The most visible advantage of deploying an SSL VPN is avoiding VPN client installation and configuration. SSL VPNs use the Web browsers already found on nearly every remote device as a launch point. Most SSL VPNs do use a little bit of client software, but they push it to the device as needed, over the secure browser session. Avoiding installed clients not only reduces VPN total cost of operation, it makes remote access possible for devices and users that just could not be satisfied by IPsec -- for example, teleworkers connecting from home PCs, consultants who require access from their own laptops, or field workers connecting from behind a customer firewall that does not permit IPsec pass-thru.
Customers who buy an SSL VPN concentrator often ask: Do I still need my firewall/VPN? The answer is absolutely yes -- that investment is still very worthwhile. An SSL VPN concentrator does not firewall, so it must be protected by a separate firewall. In addition, most companies still need integrated firewall/VPNs to secure interoffice traffic using site-to-site IPsec tunnels.
For VPNs with both browser- and client-based
access, why would anyone use the client-based method?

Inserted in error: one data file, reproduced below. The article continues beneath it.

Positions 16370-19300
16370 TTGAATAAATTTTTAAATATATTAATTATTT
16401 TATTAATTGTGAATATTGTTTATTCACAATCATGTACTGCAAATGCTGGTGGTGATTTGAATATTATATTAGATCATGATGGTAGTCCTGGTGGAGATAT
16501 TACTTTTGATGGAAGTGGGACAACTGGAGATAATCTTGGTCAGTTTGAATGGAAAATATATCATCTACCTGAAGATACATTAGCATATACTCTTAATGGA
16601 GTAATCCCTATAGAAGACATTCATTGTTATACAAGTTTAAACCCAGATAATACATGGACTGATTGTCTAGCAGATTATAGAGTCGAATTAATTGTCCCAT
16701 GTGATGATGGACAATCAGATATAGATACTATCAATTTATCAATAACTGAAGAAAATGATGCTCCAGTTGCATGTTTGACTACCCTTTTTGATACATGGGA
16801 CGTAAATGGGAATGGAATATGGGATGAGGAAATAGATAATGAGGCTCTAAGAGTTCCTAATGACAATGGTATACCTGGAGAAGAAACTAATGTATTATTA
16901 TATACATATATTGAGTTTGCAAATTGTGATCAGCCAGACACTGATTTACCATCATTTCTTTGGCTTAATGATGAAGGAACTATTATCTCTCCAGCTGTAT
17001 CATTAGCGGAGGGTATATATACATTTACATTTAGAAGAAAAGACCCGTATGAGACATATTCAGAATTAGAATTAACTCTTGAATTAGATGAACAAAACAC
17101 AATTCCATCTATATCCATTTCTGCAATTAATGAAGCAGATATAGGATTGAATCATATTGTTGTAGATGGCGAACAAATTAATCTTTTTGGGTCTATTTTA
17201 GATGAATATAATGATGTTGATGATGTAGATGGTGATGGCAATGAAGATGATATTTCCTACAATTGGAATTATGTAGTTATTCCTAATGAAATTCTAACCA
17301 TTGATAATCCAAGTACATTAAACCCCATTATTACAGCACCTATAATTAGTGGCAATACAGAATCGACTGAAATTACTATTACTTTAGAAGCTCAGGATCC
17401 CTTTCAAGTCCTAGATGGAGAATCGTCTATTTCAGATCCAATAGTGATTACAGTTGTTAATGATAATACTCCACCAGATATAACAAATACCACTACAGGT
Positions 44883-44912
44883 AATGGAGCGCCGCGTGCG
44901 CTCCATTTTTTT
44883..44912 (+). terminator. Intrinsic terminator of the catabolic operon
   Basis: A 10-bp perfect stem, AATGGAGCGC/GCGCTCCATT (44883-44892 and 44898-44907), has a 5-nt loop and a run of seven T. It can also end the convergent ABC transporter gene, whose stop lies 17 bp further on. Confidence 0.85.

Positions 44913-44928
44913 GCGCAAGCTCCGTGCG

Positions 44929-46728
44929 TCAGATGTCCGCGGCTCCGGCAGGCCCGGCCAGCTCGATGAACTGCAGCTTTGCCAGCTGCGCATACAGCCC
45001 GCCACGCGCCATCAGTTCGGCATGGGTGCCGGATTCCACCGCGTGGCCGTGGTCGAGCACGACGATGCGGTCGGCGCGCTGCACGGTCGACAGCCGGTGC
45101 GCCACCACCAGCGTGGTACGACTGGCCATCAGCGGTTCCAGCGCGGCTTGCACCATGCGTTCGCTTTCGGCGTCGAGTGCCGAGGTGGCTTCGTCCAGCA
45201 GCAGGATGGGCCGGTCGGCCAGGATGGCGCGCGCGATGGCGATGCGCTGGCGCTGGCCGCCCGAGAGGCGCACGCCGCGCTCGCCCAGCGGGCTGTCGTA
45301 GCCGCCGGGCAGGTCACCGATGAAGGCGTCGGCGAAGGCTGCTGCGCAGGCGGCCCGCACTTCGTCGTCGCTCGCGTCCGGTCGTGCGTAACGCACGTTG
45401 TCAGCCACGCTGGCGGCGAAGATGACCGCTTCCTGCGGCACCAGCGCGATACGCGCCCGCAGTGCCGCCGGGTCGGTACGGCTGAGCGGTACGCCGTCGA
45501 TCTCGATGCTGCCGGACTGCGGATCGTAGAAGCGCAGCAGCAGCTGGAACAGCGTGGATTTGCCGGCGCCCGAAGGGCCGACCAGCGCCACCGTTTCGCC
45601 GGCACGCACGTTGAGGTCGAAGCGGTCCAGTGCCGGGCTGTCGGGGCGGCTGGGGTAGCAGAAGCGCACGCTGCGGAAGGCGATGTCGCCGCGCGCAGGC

IPsec VPNs started with installed clients but lost favor when customers realized that there are many users who didn't really need clients in order to get their jobs done. SSL VPNs started with browser-only access, but most products ended up adding bits of client-side software to support more and more applications.
In the end, I think most customers really want a single VPN concentrator that's flexible enough to support multiple methods. That way, VPN admins can decide which method each user needs and deserves, and they can easily change their minds later, while still bringing all users in through a common network entry point to simplify access control and auditing.
Workers that really need installed clients are those who use more demanding bidirectional applications -- VoIP is a common example. They can also be employees who require broad access to many destinations inside the private network, such as database and system administrators. Finally, it is not unusual for companies to extend browser-based access to new users but leave existing users with installed clients alone -- at least initially.